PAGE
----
Dominated by multinational networks based in Asia, Europe and North America, the global palm trade is worth some $42 billion a year. On the face of it, it's an innocuous-sounding business. From the air, the plantations look like giant green carpets. Hard to imagine, then, that these luscious-looking canopies, reminiscent of holiday pictures, could be a source of so much harm.
Sadly, the truth is that they are no better than any other monoculture: plantations made up of mile upon mile of a single species of tree, supported by the usual barrage of herbicides and pesticides, creating a barren landscape.
A single hectare of Sumatran rainforest (an area equivalent to two football pitches) can hold more species of tree than there are native tree species in the whole of the UK. By contrast, palm plantations are just that - palm, and more palm. Once the forest is gone, it's gone.
World production of palm-kernel meal more than doubled to 6.9 million tonnes a year in the decade to 2011. The European Union (EU) is the biggest importer, accounting for around half the world's production in 2012.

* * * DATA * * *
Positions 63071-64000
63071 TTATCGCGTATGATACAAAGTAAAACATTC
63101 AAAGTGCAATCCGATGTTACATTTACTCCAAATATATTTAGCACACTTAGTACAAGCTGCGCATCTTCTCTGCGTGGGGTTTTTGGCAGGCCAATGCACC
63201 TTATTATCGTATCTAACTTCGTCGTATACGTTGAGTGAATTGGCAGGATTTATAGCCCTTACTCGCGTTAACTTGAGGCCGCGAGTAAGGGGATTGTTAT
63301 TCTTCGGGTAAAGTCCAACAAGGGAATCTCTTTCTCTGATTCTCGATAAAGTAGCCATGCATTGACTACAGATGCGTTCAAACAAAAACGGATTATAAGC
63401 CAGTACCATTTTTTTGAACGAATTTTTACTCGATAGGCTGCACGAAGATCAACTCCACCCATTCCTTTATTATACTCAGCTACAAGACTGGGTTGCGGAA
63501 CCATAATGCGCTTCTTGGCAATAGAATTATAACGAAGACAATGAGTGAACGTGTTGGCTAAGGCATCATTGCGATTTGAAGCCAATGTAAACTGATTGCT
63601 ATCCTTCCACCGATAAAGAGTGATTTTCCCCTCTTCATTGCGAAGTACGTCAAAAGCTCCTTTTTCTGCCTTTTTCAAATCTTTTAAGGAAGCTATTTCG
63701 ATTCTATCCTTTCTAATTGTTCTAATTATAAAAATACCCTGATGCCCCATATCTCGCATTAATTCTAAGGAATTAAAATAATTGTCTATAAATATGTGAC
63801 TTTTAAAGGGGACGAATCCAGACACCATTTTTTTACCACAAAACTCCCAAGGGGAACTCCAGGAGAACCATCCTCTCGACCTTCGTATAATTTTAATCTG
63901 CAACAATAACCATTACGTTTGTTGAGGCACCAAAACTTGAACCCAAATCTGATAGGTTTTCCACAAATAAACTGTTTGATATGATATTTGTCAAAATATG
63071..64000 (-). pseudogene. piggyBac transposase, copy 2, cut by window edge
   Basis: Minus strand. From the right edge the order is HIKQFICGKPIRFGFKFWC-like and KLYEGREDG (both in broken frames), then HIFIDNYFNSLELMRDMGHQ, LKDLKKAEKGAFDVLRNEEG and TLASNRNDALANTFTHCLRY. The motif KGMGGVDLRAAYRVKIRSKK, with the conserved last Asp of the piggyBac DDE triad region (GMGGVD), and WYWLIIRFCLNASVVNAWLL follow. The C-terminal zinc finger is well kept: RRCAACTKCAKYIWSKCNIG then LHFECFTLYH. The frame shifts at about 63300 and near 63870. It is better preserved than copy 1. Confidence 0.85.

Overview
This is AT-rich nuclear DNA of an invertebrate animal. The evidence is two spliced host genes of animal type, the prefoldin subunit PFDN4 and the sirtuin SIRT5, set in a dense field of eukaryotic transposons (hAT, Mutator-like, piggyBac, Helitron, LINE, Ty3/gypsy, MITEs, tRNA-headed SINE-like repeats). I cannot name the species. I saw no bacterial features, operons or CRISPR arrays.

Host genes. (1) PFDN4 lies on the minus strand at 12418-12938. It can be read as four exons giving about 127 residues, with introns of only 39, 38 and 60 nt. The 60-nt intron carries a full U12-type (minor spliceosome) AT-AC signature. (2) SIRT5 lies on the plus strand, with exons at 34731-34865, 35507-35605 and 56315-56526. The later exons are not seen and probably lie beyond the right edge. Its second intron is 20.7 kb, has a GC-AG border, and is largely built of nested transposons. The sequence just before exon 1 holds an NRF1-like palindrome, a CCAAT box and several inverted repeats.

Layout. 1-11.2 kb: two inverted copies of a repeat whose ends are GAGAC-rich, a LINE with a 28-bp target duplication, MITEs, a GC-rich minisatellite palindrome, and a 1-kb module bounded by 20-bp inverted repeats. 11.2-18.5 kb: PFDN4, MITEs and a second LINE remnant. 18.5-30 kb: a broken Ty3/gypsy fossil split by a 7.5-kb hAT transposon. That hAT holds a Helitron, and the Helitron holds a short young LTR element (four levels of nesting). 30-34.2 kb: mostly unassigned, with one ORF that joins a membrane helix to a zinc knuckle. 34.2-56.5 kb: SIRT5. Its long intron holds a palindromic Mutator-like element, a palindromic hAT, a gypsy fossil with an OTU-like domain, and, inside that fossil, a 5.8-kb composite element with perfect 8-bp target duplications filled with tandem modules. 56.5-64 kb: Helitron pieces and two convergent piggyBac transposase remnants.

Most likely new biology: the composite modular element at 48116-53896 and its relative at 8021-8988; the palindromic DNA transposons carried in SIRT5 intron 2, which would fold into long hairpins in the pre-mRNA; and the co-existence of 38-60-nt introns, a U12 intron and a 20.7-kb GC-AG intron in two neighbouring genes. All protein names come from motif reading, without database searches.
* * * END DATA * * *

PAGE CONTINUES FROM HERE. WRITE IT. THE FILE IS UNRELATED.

By country, the biggest users of palm-kernel meal are the Netherlands, New Zealand, South Korea, Germany, the UK and China. And it's not only palm kernel ending up in livestock feed troughs. According to UK government figures, some 150,000 tonnes of crude palm oil and its derivative was also reported as having been used for animal feed in 2009.
What's the beef with palm?
What I've found is that few people realise that palm kernel is being used for animal feed. Hardly any shoppers realise that the milk, beef and bacon they buy may be coming from palm-fed animals, let alone contributing to the demise of iconic wildlife in the world's remaining jungles.
In Sumatra, the result of this booming industry is to force elephants to venture where no safety-loving wild elephant would roam: the forest edge. The vast majority - 80% - of remaining elephants now live outside designated conservation areas, and unfortunately, they like the same flat lowland terrain as people.
Sumatra's last remaining elephants are now scattered in isolated patches across an island twice as big as the UK. Simple conservation measures protecting piecemeal bits of habitat fall well short of what is needed.